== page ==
After leaving Idaho, we decided to boondock on our way to the Grand Tetons.  Boondocking is when you camp with no hookups in your RV, usually for free on government land managed by the USDA Forestry Service or Bureau of Land Management.  To successfully boondock, your fresh water tank should be filled and both waste tanks empty.  You also need a means to recharge the RV batteries, either a gas-powered generator or solar panels.  We were not sure how often we would be boondocking when we started our adventure so didn’t invest too heavily in solar.  We have a 160-amp solar panel.  It turned out to be sufficient for our initial foray into boondocking but we may beef up the solar panels at some point.

We learned of a boondocking spot with awesome views in the Bridger Teton national forest and headed that way.  However, there was still quite a bit of snow on the ground and the road was closed.  There was another clearing on the way that was available so we found a spot and settled in.  Two other Airstreams were parked in the clearing so our initial boondocking experience turned into an Airstream Rally!  We spent a couple of fun evenings around the campfire with three other full-time Airstream families.


After two nights, we made our way to Grand Teton National Park.  After setting up our campsite we headed into Jackson for supplies.  To our surprise and delight, we found Liberty Burger, our favorite Dallas burger restaurant!  It was nice to have a little taste of home!


I have been wanting to see the Grand Tetons after seeing a screensaver photograph of the mountains many years ago.  Being there and seeing the mountains with my own eyes did not disappoint.  Our campsite was near Jackson Lake.


We took a few hikes.  Although most of the trails were still snow covered, the temperature was very pleasant during the day.  We didn’t encounter any bears although we were told that three grizzlies and a black bear were seen in the area near the campground.


We were stalked by a bird for about half a mile (grouse or pheasant?).


It was cold when we headed to Yellowstone which is to the north of  Grand Teton National Park.  The forecast predicted snow which I didn’t believe.  I mean, snow in mid May, that doesn’t happen where we’re from!  Well, we aren’t in Texas anymore and we got about 8 inches of snow!  That’s about the equivalent of five years’ worth of snow in Dallas!    When there’s that much snow in the park, all the entrances are closed and access to most of the attractions is restricted.  We didn’t let the snow stop us from getting out.  We drove to the Lake Yellowstone Hotel for lunch, visited a few hydrothermal features, saw bison in the snow, and caught a glimpse of a wolf (he was too quick for the camera).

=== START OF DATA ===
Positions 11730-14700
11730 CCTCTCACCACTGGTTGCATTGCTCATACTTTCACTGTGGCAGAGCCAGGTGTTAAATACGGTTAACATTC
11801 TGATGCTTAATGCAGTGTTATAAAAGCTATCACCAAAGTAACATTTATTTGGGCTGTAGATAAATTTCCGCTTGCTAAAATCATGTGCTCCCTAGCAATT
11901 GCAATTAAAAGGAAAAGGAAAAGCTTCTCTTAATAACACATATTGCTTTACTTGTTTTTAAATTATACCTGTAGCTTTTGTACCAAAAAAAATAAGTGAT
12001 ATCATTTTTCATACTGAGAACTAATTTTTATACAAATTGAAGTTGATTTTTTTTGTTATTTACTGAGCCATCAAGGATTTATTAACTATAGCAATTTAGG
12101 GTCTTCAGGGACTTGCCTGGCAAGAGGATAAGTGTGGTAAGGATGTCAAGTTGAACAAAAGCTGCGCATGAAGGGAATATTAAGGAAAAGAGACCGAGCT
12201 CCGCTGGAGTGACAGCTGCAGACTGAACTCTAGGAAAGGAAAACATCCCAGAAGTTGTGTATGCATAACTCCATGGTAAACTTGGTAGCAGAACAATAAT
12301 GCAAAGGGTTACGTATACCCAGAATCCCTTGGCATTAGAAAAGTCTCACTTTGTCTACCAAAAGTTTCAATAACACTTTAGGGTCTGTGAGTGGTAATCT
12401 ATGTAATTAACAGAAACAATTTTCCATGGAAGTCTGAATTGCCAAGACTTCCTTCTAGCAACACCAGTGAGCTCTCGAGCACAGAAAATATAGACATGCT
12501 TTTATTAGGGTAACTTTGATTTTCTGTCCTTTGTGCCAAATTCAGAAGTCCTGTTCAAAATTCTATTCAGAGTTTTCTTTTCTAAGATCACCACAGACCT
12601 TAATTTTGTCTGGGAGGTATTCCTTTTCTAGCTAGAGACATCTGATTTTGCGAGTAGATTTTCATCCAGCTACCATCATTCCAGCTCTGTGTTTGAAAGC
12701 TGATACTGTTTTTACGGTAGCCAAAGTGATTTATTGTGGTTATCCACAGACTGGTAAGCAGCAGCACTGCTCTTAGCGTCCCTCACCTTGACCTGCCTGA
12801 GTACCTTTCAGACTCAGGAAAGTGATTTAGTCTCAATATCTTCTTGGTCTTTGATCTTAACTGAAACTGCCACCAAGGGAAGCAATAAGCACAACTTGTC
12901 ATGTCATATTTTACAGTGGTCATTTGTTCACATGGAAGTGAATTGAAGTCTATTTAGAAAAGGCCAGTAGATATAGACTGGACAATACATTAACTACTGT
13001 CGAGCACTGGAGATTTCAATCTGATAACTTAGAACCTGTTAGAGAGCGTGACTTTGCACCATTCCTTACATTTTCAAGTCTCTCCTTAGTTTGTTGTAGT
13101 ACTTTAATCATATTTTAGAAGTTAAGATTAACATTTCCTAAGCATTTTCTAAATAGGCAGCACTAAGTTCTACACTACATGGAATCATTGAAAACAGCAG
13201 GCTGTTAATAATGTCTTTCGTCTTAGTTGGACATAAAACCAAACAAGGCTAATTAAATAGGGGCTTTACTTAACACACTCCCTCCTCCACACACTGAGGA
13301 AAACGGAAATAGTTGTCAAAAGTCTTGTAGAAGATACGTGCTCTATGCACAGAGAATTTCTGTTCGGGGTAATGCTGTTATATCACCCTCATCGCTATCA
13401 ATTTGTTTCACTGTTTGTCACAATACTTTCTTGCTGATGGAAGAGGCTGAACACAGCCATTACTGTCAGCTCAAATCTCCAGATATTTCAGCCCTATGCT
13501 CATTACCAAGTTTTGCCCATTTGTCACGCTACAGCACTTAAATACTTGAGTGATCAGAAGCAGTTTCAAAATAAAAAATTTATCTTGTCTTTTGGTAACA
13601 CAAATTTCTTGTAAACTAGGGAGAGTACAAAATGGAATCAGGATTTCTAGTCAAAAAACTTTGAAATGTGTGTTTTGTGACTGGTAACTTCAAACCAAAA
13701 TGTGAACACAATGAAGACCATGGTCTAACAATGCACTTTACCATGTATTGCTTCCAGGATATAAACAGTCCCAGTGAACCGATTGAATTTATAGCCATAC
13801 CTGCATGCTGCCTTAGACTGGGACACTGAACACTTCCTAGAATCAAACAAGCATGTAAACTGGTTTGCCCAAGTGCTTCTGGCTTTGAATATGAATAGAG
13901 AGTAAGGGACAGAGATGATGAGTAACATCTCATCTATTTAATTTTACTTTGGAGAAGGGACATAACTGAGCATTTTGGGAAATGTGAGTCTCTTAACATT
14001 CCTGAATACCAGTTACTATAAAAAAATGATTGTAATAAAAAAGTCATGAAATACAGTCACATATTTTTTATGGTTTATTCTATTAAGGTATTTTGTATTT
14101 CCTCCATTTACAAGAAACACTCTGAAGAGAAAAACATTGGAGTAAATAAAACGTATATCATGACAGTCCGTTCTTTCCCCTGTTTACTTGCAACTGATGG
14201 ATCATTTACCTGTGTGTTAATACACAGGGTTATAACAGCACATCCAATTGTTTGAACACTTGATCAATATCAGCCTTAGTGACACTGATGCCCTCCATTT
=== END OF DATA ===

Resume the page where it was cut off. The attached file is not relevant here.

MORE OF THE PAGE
Because of the weather, the water was shut off and we lost power!  Fortunately, it wasn’t snowy our second day and out came the solar panel to charge the batteries.

Most of the new snow melted within 24 hours and the day was clear and warmer.  We ventured out to see Old Faithful and the other springs and geysers close by.  Old Faithful’s eruptions are determined by the force and timing of the last eruption.  We only had to wait about 10 – 15 minutes.  Adele was fairly patient, although at one point she proclaimed that it must be broken because it would sputter and spit steam and hot water halfheartedly.  Craig suggested she call maintenance for repairs!  She was so delighted by the eruption, that she nicknamed herself Little Geyser!

Old Faithful


We drove 2 hours to Mammoth Hot Springs which was the site of Fort Yellowstone.


We saw the Grand Canyon of Yellowstone where the Yellowstone River descends into  falls.


Hiked around the Mud Volcano, Dragon’s Mouth, and Black Cauldron.


We had a bear encounter from the safety of our car.  But those people, what were they thinking!!  Yikes!!


Yellowstone is such a vast park it isn’t possible to see everything in the short time we were there.  Craig and I both agree, though, that Yellowstone is at its most beautiful in the snow.  We had the opportunity a few years ago to ride into the park on snow mobiles.  I highly recommend doing that if you ever get a chance.

Now on to Glacier National Park in Montana!